• PI execution – Depending on context, customers participate at various levels in iteration execution. At a minimum, however, direct customer engagement is usually required for each System Demo. For large solutions, however, the multiplicity of system demos may be replaced by a more fully integrated Solution Demo, which can occur more frequently than at PI boundaries.
  • PI evaluation – Thereafter, each PI marks a critical Milestone for both the customer and the supplier. At each milestone, the solution demo is held, and the solution is evaluated. Agreed-to metrics are compiled and analyzed, and decisions are made for the next PI. Solution progress and program improvements are assessed during the Inspect and Adapt (I&A) event. At this point, the customer may decide to increase, decrease, or maintain funding levels, or even begin to wind down the initiative based on whether sufficient value has or has not been achieved. Thereafter, the next PI planning commences, with the scope based on the outcome of that decision.

Managing Risk with the Lean Startup Approach

The Lean Startup Cycle shown in Figure 5 is also used to illustrate how major product development investments are managed with sound, Lean economics.

Figure 5. The Lean Startup Cycle for managing large product development investments

This Lean Startup model decreases time-to-market and helps prevent the system from becoming bloated with unnecessary features that may never be used. It also enforces the ‘hypothesize-build-measure-learn’ cycle described in the Epic and Continuous Delivery Pipeline articles.

The implication is that Agile contract language is modified to reflect a combination of fixed and variable components. The MVP identified at the pre-commitment stage can establish a high-level definition of fixed scope to be delivered over a proposed number of PIs. Beyond the delivery of the MVP, the contract can also specify the number of option periods consisting of one or more PIs. The goal is to optimize the delivery of prioritized features within each PI.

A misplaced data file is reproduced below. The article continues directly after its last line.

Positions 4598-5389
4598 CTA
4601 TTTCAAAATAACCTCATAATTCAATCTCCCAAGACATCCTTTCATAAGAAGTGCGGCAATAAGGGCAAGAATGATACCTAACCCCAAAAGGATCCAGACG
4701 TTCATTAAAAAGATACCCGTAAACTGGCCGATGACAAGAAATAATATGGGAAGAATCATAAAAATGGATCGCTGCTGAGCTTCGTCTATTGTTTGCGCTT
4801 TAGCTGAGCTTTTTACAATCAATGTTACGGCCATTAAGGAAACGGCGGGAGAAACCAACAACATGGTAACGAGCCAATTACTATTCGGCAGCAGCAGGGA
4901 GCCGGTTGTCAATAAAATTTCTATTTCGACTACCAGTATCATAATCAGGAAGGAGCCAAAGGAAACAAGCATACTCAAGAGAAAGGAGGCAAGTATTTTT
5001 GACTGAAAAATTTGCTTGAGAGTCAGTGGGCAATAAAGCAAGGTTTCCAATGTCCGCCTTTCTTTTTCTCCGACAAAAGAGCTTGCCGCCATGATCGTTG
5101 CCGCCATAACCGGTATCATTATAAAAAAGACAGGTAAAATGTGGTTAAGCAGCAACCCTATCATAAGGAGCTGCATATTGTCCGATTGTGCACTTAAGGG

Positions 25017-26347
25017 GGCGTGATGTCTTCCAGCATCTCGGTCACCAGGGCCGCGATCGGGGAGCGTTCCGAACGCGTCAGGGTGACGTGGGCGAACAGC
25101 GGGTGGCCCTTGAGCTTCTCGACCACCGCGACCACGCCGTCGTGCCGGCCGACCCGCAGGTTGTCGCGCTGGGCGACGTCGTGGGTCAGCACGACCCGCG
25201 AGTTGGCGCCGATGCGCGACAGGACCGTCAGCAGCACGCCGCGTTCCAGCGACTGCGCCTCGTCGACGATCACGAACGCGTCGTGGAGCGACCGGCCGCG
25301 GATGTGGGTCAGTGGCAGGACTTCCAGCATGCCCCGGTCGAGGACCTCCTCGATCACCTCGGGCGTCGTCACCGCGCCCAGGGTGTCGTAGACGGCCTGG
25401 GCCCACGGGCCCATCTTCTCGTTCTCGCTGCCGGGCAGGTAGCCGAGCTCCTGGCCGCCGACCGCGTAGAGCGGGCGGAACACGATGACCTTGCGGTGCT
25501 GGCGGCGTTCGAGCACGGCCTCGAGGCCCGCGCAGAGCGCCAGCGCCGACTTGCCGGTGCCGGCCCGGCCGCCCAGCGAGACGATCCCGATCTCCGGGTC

This process continues until the solution has delivered the value the customer requires. At this point, the customer stops exercising additional option periods and starts winding down funding commitments in accordance with the agreement. This provides the best of both worlds to customers:

  • Better predictability of estimates associated with a far smaller MVP than the full list of all requirements
  • Total control over the spend required for additional incremental features based on economic outcomes

Clearly, such an approach provides the greatest economic benefit to both parties, which will help create stable, long-term relationships.


Learn More

[1] Bloomberg, Jason. Fixing scheduling with Agile at the VA. Forbes, October 23, 2014.

[2] Jemilo, Drew. Agile Contracts: Blast Off to a Zone of Collaborative Systems Building. Agile 2015. https://www.slideshare.net/JEMILOD/agile-contracts-by-drew-jemilo-agile2015   


Last update: 16 December 2021